The search for the right NFL comparison for Jalen Hurts is a winding road.
He will not be forced to move to wide receiver — like converted college quarterbacks Brad Smith, Antwaan Randle El and Julian Edelman. He is a more accurate passer and more dangerous runner than first-round draft bust Tim Tebow. He doesn’t quite measure up in either dual-threat aspect to reigning NFL MVP Lamar Jackson.
The 6-foot-1, 222-pound Hurts, who transferred after three years at Alabama, will be the third Oklahoma quarterback drafted in as many years, but he won’t follow the lead of back-to-back No. 1-overall picks Baker Mayfield and Kyler Murray. His path could go the way of do-it-all Taysom Hill or even Dak Prescott.
“Taysom Hill is considered the quarterback of the future in New Orleans,” ESPN analyst Mel Kiper Jr. said. “Let’s realize what he’s done since he came out of BYU. Hurts can be a contributor as a rookie with those [Hill] types of packages that you can put in there. Regardless of who he goes to, you can have a great starter and still use Hurts in packages.”
In addition to spelling Drew Brees in certain designed situations, Hill factors in special teams, running back and wide receiver. He is a quarterback-in-training without being glued to the bench because his athleticism is too good to waste.
Kiper believes Hurts’ projected versatility — sounds befitting of the Patriots, right? — elevates his draft stock into the late second or early third round, over more traditional backups like Georgia’s Jake Fromm.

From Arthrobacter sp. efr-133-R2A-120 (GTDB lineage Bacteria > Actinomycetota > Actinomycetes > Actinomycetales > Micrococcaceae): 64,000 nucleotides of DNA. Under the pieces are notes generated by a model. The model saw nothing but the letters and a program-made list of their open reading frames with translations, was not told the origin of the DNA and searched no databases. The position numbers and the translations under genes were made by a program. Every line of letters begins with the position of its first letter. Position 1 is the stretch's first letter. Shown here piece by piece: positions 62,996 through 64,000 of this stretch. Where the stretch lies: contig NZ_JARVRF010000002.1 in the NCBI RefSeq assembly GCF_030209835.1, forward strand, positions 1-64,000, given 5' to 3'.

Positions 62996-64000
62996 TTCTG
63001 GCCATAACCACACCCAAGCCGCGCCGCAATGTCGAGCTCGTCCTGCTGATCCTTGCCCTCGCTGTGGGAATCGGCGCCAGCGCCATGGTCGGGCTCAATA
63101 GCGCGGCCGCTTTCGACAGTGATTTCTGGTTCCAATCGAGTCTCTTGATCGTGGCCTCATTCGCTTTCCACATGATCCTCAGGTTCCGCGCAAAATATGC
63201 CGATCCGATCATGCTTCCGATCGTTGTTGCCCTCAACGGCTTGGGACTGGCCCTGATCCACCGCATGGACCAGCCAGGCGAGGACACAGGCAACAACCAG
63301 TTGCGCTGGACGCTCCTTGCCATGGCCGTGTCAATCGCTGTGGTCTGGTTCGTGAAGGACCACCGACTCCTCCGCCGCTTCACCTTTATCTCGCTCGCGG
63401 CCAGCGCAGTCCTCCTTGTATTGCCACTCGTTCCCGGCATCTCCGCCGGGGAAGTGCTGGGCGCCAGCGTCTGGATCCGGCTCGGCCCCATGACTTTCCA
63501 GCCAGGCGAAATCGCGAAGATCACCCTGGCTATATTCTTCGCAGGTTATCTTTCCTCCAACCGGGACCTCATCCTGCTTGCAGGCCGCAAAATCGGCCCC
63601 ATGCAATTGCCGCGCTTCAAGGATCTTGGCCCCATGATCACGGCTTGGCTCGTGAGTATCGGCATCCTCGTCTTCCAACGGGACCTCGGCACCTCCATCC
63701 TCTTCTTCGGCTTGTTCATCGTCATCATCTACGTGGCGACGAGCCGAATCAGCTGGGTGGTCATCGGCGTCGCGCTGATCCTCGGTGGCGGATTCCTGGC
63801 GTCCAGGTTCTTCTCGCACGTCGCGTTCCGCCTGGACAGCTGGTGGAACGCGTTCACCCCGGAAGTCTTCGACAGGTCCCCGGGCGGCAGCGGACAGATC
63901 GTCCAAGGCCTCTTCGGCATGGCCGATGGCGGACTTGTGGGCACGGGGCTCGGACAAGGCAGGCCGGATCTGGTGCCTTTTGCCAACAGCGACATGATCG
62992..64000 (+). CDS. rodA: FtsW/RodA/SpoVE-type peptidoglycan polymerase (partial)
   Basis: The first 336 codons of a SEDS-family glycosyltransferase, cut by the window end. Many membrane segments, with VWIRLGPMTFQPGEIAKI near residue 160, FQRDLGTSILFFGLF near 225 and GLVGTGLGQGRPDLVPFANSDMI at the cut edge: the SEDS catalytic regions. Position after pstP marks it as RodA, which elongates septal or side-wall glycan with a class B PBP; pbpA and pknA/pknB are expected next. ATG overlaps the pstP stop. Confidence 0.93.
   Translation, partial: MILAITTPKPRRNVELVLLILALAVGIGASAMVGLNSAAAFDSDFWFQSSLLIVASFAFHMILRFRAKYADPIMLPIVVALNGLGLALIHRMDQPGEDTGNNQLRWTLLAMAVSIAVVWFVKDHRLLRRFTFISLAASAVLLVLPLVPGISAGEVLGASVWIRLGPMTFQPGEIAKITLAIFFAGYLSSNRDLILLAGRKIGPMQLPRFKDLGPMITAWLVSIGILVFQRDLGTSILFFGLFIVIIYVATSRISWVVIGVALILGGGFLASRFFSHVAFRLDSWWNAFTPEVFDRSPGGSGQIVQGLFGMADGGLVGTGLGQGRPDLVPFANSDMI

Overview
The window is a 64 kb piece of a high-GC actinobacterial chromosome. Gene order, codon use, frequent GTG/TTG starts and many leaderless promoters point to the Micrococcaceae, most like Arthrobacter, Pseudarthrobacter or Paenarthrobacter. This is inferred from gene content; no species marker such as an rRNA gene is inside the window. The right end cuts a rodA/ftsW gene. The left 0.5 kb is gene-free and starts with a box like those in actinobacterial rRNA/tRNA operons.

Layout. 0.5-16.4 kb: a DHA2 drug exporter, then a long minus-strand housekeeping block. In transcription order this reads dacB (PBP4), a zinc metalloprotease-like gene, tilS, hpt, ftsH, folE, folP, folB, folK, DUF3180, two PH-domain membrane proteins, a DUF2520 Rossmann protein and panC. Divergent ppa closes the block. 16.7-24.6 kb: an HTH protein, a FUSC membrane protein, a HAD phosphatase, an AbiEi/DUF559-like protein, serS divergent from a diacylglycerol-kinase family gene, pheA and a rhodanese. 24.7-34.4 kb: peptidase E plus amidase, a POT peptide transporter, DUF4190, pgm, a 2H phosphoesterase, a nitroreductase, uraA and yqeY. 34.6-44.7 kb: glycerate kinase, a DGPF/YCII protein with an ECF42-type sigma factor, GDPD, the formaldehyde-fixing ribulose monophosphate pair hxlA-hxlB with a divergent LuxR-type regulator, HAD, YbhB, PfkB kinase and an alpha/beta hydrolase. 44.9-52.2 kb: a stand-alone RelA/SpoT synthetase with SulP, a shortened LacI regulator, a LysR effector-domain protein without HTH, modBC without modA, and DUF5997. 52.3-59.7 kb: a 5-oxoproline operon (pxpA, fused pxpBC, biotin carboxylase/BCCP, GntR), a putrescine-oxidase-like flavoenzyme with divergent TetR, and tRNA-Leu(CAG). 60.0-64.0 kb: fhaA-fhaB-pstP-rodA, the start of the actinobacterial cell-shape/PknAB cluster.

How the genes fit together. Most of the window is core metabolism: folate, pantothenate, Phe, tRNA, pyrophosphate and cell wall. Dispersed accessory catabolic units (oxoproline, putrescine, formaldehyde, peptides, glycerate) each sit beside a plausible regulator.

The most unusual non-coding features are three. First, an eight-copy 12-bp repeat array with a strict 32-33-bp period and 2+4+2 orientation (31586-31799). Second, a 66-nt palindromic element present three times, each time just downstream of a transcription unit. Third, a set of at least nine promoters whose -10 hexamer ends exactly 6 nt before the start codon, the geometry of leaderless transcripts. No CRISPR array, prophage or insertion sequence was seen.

Texas Tech coach Matt Wells saw the same defining trait in Hurts at both schools.
“He possesses a ton of swag and a vibe that allowed the other 10 guys around him to play confident, to play free, to play to the best of their ability,” Wells told The Post. “Because there was a tremendous confidence that [uniform] No. 1 was the man.”
Senior Bowl director Jim Nagy is a former NFL scout who once projected Hurts as an NFL running back. But his opinion changed over the past two seasons, and when Hurts returned to Alabama for the Senior Bowl.
“He had a good week down here, and he threw it better than I’ve ever seen him throw it at the combine in terms of command and confidence,” Nagy told The Post. “He is ascending as a quarterback, he has great leadership skills and he is wired differently now — laser-focused and all-business. I’d compare him to Dak Prescott.”
The fourth-round draft steal? The 2016 Offensive Rookie of the Year and two-time Pro Bowler? The $33 million-per-year QB?
“People questioned Dak coming out of college from a passing standpoint, and where Jalen is at he has probably even surpassed Dak then,” Nagy said. “I don’t see Jalen running down on punt and kickoff team. Now, if you had an open-minded, creative play-caller and he wanted to work Jalen into some roles right away, he’s athletic enough to do that.”
The durable Hurts was 38-4 as a college starter, transferring from Alabama after losing his job to projected top-five pick Tua Tagovailoa. Hurts threw for 9,477 yards and rushed for 3,274 more, accounting for 123 touchdowns and completing 65.1 percent of his passes with just 20 interceptions.
Two years after Jackson foolishly was asked to work out at receiver, Hurts wasn’t asked by any teams at the combine to change positions. But there are knocks on his decision-making and quick impulse to flee the pocket and risk injury.
“People say there are things [Hurts] needs to tweak, and he holds the ball,” Kiper said. “Bottom line is this kid produced and he is a great kid. He can go back to two big-time schools and be revered because of what he’s meant to those programs.”